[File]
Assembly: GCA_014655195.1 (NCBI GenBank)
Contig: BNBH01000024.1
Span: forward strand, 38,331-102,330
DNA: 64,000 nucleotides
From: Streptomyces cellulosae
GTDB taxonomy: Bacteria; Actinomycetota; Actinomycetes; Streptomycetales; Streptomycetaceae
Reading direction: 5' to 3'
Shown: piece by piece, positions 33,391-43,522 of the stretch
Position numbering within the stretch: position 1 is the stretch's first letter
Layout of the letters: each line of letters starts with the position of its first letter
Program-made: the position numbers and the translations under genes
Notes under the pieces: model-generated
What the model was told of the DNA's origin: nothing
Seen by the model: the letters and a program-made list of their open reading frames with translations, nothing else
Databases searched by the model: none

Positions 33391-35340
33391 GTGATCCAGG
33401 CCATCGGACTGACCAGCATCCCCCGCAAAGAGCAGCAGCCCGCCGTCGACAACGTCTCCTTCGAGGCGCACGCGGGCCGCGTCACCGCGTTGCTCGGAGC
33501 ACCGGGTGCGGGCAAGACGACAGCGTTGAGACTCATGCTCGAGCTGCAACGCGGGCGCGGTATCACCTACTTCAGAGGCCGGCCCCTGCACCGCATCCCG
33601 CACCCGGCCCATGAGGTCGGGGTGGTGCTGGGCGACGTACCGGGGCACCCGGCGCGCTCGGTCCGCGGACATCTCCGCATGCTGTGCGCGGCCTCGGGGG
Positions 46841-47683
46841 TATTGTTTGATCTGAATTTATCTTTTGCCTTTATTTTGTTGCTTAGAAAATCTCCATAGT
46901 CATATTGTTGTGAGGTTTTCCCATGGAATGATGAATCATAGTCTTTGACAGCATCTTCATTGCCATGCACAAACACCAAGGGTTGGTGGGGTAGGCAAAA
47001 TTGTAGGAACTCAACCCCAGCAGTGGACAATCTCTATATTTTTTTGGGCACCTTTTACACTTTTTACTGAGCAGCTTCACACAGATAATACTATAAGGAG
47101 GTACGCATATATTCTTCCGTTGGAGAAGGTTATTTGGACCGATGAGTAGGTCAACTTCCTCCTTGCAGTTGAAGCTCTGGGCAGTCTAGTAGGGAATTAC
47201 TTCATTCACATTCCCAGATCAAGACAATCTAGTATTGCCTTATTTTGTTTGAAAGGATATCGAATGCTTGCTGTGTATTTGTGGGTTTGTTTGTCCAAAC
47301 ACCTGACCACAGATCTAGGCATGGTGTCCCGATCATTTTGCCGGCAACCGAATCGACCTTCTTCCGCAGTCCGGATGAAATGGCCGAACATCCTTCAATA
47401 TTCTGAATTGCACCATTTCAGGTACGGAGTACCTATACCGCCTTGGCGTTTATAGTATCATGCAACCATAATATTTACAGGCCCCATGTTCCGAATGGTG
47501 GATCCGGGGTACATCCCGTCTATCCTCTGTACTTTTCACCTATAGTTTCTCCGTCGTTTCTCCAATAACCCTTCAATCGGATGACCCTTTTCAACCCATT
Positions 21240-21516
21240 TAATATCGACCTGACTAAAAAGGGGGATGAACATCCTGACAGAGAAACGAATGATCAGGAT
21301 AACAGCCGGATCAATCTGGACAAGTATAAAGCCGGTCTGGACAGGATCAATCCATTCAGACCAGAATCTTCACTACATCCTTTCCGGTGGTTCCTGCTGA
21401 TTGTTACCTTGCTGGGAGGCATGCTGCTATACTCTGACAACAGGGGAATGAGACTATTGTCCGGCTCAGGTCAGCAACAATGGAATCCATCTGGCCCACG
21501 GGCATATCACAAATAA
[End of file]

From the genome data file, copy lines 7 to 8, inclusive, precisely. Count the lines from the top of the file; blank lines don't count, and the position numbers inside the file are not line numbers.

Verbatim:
Reading direction: 5' to 3'
Shown: piece by piece, positions 33,391-43,522 of the stretch